NZ First leader Winston Peters has lashed government ministers and public servants, saying legal subpoenas would force the truth over the leak of his pension overpayments.

Asked if the National Party could be trusted, he said: "I'll leave that to the public to decide but you've got people who engage in chartacter assassination for political reasons and its dirty and its illegal."

Peters was speaking in Whangarei this morning shortly after it emerged that his personal information had been passed to Social Development Minister Anne Tolley, deputy Prime Minister Paula Bennett and the Prime Minister's chief of staff Wayne Eagleson.

"New Zealanders should be seriously afraid of a country that's developing that sort of a characteristic, politically speaking."


He referred to Bennett having previously released personal information about a beneficiary.

"That's why New Zealand should be afraid. That's the kind of ethical standard some people think should be kosher for New Zealand."

Peters has come under scrutiny after it emerged he had to repay thousands of dollars to the Ministry of Social Development because his pension was set at the wrong rate. It had emerged he was being paid a single person's rate when he had been living in a de facto relationship.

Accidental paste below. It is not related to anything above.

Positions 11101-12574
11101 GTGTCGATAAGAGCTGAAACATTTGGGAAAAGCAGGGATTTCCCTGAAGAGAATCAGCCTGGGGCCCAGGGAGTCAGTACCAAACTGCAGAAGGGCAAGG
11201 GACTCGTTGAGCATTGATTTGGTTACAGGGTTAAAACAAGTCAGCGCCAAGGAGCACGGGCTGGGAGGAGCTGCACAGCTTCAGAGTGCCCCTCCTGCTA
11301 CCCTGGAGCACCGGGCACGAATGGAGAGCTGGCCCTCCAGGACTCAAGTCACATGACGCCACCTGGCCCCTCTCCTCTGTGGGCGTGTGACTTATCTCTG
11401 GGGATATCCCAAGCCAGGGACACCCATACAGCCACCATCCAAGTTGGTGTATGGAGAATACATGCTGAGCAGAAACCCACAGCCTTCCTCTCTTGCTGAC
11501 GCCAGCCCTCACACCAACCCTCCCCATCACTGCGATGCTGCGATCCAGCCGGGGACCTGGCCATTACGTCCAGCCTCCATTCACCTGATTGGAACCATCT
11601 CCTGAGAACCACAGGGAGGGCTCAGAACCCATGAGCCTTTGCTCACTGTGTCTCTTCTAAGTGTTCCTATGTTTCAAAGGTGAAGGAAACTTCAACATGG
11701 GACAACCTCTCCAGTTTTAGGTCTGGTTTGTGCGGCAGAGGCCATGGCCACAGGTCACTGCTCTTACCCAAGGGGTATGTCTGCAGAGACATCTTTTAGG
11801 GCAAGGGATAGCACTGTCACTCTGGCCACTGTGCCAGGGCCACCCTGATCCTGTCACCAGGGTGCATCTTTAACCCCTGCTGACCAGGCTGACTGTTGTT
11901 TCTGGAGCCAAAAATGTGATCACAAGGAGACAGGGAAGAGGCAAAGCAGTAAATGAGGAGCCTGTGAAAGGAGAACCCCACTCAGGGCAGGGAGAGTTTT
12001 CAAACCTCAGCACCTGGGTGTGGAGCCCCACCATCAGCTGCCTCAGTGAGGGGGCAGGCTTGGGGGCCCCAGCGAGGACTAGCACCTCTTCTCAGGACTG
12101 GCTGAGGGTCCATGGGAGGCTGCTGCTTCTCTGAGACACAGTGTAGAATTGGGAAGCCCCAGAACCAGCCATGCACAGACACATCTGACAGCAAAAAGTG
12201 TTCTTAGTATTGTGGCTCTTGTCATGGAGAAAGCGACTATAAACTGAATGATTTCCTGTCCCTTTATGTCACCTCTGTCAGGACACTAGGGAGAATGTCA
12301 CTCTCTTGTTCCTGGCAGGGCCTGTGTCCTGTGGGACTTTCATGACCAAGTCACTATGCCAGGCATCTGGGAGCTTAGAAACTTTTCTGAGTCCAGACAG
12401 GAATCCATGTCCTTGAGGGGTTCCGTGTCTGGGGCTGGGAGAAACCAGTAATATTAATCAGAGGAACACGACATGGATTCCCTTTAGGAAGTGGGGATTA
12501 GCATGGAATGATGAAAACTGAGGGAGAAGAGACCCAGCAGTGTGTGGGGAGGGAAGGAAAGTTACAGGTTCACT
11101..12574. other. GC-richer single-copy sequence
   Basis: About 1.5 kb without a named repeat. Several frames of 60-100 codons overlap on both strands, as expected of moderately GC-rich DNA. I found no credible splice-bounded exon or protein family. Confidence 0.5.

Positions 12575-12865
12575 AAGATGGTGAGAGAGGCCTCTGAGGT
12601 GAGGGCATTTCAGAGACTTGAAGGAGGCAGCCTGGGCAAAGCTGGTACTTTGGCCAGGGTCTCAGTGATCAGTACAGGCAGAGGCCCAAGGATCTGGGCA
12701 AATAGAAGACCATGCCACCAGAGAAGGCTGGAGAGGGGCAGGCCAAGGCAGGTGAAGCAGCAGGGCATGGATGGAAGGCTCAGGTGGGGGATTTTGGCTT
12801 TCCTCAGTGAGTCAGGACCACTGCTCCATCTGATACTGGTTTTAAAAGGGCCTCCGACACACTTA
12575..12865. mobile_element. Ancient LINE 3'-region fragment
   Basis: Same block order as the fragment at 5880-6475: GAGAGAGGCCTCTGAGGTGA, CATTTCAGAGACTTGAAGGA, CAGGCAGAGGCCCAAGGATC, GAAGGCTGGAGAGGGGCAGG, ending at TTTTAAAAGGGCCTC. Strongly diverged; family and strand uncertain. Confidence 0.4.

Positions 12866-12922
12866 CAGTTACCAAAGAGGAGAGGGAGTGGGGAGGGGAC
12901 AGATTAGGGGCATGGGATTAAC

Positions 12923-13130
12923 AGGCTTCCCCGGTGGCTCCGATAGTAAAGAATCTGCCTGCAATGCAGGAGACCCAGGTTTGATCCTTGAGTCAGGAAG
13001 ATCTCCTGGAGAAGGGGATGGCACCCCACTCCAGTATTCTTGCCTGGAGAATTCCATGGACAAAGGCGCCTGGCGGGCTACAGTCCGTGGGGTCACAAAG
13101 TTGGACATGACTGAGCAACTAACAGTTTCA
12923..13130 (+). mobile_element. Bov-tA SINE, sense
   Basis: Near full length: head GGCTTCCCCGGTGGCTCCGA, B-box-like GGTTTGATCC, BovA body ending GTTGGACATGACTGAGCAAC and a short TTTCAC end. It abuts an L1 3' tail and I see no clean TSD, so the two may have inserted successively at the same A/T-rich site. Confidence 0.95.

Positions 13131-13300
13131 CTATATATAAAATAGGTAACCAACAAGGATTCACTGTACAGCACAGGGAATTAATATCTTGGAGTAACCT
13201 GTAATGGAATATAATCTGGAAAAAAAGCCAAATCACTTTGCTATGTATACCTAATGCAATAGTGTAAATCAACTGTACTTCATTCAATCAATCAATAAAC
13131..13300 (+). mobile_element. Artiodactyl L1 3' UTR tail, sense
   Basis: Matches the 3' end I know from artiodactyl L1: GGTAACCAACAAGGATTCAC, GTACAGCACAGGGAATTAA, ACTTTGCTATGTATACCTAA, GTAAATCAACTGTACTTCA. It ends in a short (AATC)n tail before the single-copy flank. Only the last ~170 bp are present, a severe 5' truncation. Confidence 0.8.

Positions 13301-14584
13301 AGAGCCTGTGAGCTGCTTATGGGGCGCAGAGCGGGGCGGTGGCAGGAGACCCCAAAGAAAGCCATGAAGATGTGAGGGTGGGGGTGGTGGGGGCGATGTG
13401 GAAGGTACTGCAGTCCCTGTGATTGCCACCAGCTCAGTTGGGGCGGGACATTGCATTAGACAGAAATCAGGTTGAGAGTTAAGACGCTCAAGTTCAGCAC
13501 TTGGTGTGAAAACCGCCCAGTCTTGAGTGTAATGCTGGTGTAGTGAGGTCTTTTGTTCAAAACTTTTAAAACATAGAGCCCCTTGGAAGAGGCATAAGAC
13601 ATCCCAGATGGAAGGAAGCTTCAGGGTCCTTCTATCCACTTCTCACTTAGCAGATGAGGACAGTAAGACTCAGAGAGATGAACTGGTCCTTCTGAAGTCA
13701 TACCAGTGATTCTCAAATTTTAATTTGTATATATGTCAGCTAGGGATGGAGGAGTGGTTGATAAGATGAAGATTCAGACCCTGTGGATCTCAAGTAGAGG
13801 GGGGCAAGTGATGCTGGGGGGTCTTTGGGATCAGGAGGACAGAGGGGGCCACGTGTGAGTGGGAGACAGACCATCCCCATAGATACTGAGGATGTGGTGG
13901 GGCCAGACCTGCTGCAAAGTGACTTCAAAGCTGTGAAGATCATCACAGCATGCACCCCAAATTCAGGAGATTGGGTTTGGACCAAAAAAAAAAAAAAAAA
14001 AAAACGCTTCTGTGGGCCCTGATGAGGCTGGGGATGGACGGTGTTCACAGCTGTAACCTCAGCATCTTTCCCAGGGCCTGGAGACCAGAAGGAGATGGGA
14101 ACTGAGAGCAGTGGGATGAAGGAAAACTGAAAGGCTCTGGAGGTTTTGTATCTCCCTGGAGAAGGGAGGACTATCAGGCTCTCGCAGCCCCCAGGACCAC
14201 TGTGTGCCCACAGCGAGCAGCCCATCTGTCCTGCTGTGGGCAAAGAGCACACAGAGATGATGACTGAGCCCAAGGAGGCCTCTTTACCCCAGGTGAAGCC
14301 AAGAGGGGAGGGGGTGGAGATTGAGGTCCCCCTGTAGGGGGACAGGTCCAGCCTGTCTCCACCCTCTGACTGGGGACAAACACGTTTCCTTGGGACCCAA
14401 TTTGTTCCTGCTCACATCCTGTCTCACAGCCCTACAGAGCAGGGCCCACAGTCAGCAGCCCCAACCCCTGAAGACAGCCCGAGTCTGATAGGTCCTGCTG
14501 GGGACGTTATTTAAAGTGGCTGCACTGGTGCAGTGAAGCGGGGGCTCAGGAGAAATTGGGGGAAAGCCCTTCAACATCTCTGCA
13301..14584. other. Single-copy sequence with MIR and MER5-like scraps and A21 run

Details were passed to media outlets who published on Sunday evening and Monday morning - but it then emerged the details had been earlier passed to Bennett, Eagleson and Tolley through the MSD and the State Services Commission.

The basis for the information being passed was the "no surprises" policy, which is intended to provide ministers advance warning of potentially significant events in their portfolios.

Peters said it was an inappropriate use of the policy and that "National MPs" knew before he did.

"That's absolute nonsense. [The policy] is to do with political administration. This is about an Opposition MP. What part of my operations have anything to do with a government MP? This is just a cover up, a camouflage, for illegal, illicit, dirty, underhand politics."

He said he had no confidence in an inquiry by MSD or SSC into the leak but promised he would get to the bottom of it through "legal" means.


"When you start spraying subpoenas around they'll be turning up and they'll be on oath and then we'll see what's gone on here."

Peters said the overpayment was an "innocent mistake" and had been resolved as soon as it was discovered.

"You've got an attempt to character assassinate someone on the basis of an innocent mistake. It's dirty, it's filthy and you work out yourself what it means when it comes to a question of trust."